Brothers and sisters, let us allow our hearts to be ruled by this loving and merciful Lord. Christ the King has conquered indeed, and his Kingdom will last forever.

This prayer of indulgence of Pope Pius XI
is solemnly recited on the feast of Christ the King.


Most sweet Jesus, Redeemer of the human race, look down upon us humbly prostrate before Your altar. We are Yours, and Yours we wish to be; but, to be more surely united with You, behold each one of us freely consecrates himself today to Your most Sacred Heart.

Many indeed have never known You; many too, despising Your precepts, have rejected You. Have mercy on them all, most merciful Jesus, and draw them to Your Sacred Heart. Be King, O Lord, not only of the faithful who have never forsaken You, but also of the prodigal children who have abandoned You; grant that they may quickly return to Your Father’s house lest they die of wretchedness and hunger.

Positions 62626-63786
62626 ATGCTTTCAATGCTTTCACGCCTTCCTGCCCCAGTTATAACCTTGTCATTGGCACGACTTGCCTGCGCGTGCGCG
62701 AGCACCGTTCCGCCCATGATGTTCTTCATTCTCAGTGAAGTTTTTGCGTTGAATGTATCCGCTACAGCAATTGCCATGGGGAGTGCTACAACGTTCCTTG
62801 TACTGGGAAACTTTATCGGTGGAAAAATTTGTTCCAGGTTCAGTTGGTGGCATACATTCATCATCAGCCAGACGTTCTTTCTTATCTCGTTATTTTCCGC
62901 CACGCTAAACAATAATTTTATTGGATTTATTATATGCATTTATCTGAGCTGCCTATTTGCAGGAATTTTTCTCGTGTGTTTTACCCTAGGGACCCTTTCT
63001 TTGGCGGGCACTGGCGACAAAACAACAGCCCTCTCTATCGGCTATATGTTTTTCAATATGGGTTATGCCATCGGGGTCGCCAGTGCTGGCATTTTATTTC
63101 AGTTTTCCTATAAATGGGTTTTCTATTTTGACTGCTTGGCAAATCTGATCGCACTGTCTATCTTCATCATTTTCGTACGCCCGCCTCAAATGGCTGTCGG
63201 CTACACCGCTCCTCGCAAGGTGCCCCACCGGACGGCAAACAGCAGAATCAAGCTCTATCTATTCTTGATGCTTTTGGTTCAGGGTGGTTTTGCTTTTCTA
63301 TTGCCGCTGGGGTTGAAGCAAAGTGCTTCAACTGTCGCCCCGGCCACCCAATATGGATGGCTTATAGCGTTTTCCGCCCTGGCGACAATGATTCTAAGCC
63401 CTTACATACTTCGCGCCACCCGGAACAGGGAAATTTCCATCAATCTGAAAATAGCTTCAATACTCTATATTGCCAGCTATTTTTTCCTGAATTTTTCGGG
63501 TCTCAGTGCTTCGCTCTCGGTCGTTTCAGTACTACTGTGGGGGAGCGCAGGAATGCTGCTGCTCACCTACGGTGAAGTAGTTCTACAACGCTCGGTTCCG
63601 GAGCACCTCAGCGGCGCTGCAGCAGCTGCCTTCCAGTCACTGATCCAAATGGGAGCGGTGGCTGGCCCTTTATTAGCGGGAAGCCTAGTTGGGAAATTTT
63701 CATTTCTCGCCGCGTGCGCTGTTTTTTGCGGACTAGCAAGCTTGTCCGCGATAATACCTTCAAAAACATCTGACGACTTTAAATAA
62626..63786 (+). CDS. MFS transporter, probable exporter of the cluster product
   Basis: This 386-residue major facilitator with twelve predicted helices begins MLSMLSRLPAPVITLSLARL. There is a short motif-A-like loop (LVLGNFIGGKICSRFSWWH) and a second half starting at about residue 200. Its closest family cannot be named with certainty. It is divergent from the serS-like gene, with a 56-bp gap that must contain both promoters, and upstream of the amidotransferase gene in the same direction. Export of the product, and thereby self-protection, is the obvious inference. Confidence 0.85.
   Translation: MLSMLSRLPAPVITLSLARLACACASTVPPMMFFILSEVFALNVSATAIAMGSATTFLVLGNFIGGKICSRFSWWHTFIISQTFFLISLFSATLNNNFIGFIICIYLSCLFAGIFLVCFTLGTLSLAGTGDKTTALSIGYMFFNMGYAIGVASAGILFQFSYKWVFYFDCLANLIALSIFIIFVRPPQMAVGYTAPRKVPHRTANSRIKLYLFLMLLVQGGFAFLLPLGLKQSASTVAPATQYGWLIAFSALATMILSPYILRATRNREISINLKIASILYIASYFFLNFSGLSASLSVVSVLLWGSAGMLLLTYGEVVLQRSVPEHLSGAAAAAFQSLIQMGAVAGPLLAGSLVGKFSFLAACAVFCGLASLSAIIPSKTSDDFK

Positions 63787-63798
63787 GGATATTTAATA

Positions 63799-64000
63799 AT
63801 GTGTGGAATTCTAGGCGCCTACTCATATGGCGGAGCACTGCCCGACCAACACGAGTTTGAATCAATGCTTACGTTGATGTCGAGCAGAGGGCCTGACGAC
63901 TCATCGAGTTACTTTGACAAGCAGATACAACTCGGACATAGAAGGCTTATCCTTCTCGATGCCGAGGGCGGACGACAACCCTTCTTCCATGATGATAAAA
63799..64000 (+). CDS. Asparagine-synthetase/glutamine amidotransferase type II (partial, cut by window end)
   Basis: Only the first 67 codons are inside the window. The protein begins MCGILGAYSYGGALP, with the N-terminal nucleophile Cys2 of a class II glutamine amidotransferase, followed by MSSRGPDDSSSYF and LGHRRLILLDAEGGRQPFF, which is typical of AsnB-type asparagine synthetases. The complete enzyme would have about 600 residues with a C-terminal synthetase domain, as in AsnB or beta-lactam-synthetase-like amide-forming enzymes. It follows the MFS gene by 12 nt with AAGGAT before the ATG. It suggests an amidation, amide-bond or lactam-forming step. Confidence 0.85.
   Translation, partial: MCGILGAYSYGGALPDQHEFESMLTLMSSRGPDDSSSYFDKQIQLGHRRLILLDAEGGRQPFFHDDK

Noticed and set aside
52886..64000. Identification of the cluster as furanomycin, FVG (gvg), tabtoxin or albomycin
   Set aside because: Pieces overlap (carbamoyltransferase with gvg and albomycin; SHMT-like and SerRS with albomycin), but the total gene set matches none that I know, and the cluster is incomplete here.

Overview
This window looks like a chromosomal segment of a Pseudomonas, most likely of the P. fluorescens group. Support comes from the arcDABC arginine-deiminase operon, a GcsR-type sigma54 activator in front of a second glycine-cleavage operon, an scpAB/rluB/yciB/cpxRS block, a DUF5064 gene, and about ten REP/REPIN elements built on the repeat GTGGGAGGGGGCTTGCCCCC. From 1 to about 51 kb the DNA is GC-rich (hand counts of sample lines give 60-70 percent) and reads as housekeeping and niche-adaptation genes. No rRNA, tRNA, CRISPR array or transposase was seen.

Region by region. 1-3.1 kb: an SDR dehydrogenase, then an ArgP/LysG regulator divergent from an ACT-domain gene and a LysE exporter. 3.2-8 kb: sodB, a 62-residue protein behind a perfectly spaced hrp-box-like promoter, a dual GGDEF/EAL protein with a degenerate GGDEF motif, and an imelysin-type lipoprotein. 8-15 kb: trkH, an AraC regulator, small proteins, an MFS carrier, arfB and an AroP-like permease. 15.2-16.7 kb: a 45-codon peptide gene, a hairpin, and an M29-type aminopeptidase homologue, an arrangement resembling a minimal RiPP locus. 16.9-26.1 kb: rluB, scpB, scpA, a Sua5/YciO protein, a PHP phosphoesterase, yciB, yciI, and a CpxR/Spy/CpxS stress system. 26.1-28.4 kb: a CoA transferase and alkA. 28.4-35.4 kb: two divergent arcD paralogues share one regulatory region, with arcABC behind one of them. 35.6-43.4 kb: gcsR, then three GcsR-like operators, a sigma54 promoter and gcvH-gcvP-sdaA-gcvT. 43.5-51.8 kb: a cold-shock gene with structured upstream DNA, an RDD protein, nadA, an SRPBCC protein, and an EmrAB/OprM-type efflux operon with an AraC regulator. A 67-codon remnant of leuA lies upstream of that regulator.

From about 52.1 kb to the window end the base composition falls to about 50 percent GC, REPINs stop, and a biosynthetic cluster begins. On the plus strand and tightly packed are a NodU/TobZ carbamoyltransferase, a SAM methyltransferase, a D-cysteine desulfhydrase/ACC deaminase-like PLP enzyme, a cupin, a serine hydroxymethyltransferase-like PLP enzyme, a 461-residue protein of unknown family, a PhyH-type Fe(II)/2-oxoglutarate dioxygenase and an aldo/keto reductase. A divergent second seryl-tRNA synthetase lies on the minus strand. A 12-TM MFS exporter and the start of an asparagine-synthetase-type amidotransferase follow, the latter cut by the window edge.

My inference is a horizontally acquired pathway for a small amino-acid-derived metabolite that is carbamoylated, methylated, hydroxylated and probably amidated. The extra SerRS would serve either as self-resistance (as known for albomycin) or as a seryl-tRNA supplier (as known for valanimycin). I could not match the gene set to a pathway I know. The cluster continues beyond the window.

Be King of those who are deceived by erroneous opinions, or whom discord keeps aloof, and call them back to the harbor of truth and unity of faith, so that there may be but one flock and one Shepherd.

Grant, O Lord, to Your Church assurance of freedom and immunity from harm; give peace and order to all nations, and make the earth resound from pole to pole with one cry: Praise be to the divine Heart that wrought our salvation; to It be glory and honor for ever. Amen.

Fr. Gaspar Fernandes, OFM Cap.